Hongqi Li obtained his PhD degree from Lanzhou Institute of Chemical Physics, Chinese Academy of Sciences. He was a guest researcher in Kyoto University (1999‒2001), Ehime University (2002‒2003) and CNRS-University of Aix-Marseille I & III (2003‒2004). He has been working as an Associate Professor in College of Chemistry and Chemical Engineering, Donghua University since 2004. His research interest is focused on organic functional dyes and fluorescent sensors. He has published more than 130 papers in accademic journals.
Founder & Managing Director of PETRASYS GLOBAL PVT LTD ,India
Recent Trends in Optical Fiber Sensor Technology Philip B. Kassey1 Petrasys Global Pvt Ltd.,#89, Love Villa, Sector-2B, Airoli, Navi Mumbai -400709, India *firstname.lastname@example.org ABSTRACT Optical fiber sensors (OFS) are a type of technology that enables the sensing and measurement of various physical parameters, including temperature, strain, pressure, and more. While OFS technology has been in existence for several years, recent advancements have significantly enhanced its performance and opened up new applications. One of the latest trends in OFS technology is the emergence of distributed sensors. Unlike traditional sensors that can only measure specific locations, distributed sensors can continuously monitor entire structures such as pipelines or bridges. This represents a significant improvement in monitoring capabilities. Additionally, OFS technology has made strides in achieving high-precision sensing with exceptional resolutions, reaching sub-micro strain and sub-micron levels. This heightened sensitivity enables the detection of even subtle changes in physical parameters. Integration of OFS with other technologies, notably micro-electromechanical systems (MEMS), is another prominent trend. This integration enables sensing in harsh environments and enhances overall sensing capabilities. For instance, OFS can be integrated with MEMS to create miniature sensors that can be implanted inside the body to monitor vital parameters in critical care patients. OFS are finding applications in a diverse range of fields, including healthcare, aerospace, and civil engineering. In healthcare, OFS are utilized in biomedical imaging and the monitoring of vital signs. In the aerospace industry, OFS play a crucial role in the structural health monitoring of aircraft. In civil engineering, OFS are employed for the monitoring of bridges, tunnels, and dams, enabling effective structural health monitoring. In conclusion, the recent advancements in OFS technology have resulted in improved sensing capabilities, heightened sensitivity, and real-time monitoring of structures. Continued research in this field is expected to further propel the development of novel sensing applications with OFS playing a vital role. Keywords: Optical Fiber; Sensor; Distributed; Acoustic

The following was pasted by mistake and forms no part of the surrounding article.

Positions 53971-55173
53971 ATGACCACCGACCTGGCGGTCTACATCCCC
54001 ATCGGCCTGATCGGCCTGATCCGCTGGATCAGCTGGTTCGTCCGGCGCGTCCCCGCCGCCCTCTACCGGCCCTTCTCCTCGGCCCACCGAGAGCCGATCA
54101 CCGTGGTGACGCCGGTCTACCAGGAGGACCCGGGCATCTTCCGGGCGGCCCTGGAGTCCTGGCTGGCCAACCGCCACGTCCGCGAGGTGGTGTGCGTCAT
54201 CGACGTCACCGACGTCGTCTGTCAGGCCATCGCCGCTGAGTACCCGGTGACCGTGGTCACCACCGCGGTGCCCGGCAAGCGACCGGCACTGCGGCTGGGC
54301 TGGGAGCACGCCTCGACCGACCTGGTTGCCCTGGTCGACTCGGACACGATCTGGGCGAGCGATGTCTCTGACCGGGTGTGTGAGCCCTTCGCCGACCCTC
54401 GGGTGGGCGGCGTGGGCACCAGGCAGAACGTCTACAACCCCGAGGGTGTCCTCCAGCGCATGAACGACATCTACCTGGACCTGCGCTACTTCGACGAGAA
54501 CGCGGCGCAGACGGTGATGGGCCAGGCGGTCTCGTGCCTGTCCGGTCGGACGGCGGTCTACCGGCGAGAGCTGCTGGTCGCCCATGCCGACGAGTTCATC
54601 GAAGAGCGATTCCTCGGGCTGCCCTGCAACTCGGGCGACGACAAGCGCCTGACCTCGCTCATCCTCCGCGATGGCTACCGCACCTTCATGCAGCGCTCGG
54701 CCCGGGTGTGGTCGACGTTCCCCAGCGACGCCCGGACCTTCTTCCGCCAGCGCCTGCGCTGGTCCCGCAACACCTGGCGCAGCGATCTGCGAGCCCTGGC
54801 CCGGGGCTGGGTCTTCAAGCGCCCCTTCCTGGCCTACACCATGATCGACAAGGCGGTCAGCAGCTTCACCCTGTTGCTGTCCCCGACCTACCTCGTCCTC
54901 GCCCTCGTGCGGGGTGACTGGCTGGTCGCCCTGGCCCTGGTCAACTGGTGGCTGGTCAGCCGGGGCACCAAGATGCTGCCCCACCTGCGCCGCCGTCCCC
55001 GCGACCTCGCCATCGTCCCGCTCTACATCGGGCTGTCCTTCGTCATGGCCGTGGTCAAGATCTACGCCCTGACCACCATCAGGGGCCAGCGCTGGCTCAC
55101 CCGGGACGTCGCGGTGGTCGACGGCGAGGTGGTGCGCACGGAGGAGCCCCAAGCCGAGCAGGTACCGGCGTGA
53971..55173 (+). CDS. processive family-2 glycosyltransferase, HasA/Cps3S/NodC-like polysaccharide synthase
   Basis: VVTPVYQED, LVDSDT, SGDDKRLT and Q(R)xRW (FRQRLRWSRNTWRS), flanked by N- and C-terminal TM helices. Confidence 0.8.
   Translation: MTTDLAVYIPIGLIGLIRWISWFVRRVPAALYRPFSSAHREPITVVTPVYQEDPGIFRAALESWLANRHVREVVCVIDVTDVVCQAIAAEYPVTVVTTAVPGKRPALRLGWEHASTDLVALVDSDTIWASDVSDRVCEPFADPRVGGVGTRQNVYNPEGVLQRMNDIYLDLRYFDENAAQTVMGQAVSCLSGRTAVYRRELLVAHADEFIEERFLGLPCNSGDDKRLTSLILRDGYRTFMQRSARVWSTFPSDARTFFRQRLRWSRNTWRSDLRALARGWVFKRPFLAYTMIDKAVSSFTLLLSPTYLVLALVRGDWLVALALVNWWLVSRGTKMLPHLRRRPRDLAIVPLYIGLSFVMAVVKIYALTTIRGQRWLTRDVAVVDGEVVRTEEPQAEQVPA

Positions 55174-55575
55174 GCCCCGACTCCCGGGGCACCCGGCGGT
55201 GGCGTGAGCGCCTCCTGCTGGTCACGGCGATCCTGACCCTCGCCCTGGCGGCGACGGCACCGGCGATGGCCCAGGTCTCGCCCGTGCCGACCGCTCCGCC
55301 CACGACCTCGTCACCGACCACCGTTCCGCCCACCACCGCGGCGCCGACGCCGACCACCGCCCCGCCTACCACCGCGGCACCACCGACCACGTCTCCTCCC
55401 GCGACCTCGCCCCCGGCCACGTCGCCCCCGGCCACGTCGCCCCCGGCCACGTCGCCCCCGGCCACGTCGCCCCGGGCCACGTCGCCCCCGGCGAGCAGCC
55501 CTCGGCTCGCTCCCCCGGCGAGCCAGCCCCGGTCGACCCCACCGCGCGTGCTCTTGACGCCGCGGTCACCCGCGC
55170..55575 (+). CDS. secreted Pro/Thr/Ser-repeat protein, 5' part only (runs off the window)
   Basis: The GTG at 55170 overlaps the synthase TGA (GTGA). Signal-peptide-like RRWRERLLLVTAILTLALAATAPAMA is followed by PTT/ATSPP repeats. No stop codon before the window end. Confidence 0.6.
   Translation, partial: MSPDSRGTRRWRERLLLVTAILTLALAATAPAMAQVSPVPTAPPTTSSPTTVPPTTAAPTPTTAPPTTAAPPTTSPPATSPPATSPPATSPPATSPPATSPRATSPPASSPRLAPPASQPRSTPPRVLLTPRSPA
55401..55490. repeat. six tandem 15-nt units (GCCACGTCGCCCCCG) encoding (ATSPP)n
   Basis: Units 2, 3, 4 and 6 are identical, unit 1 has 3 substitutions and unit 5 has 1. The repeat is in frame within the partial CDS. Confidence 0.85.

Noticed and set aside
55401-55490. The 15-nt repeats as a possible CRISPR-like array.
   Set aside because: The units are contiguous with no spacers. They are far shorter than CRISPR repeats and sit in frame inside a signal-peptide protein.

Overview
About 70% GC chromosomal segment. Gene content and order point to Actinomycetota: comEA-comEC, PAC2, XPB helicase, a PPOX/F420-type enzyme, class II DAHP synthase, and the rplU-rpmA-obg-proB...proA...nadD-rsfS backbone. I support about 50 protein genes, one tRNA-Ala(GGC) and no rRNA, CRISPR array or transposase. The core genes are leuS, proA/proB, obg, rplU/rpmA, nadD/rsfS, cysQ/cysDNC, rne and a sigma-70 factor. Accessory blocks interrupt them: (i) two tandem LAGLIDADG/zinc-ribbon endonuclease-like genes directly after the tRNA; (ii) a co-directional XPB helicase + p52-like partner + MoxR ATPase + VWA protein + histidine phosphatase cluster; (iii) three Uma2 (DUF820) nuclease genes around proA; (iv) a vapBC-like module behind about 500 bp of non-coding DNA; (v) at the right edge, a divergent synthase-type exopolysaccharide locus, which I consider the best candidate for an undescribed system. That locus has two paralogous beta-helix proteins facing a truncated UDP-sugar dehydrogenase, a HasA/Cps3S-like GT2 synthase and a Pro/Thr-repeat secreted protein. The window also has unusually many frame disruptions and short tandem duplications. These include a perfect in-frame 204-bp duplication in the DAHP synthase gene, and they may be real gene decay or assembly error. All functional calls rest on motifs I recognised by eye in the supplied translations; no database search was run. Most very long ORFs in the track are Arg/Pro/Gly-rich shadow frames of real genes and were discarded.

Dr. Philip B. Kassey, Founder & Managing Director of PETRASYS GLOBAL PVT LTD, Mumbai, India. With over 20 years’ Industrial and Academic Experience in the field of Fiber Optic Sensor Systems Research, Design, Development & Production in India & Abroad. Career started as a researcher, and worked at different levels as a Scientist, Engineer, Academician, Technology Architect, and Entrepreneur, which led to excel as a Business Owner, Trainer and Coach in Photonic Sensor Technology. Conducted several technical trainings sessions in India, Seychelles, London, and USA. Industrial Expert in Optoelectronics, Photonics and Fiber Optics Sensors. Mind behind the Development of Fiber Optic Perimeter Intrusion Detection System for Border Security, India. Industrial Expert in Optoelectronics, Photonics and Fiber Optics Sensors. In the area of Perimeter, Border Security & Surveillance, protection of Forest Animal and Human conflicts as well as conservation of Tigers and monitoring the movement of the extinguishing animals in the forest reserves.
Avionics and Space Radiation Researcher Canada
Charactarizing Electronic Component for Space Radaiation Environment
MDA Space, Brampton, Ontario, Canada
The type and magnitude of radiation effects observed in electronics are largely defined by specific device properties and the radiation environment in which the devices are used. It is important to know radiation environment to characterize the electronic component. Depending on radiation environment and orbit type, avionics may experience differenet kinds of radiation effect. To characterize radiation hard electronics, different kids of radiation testing needs to be performed. This talk will focus on the radaition environment, avilable testing facilities, and characteriztion of radiation hard electronucs.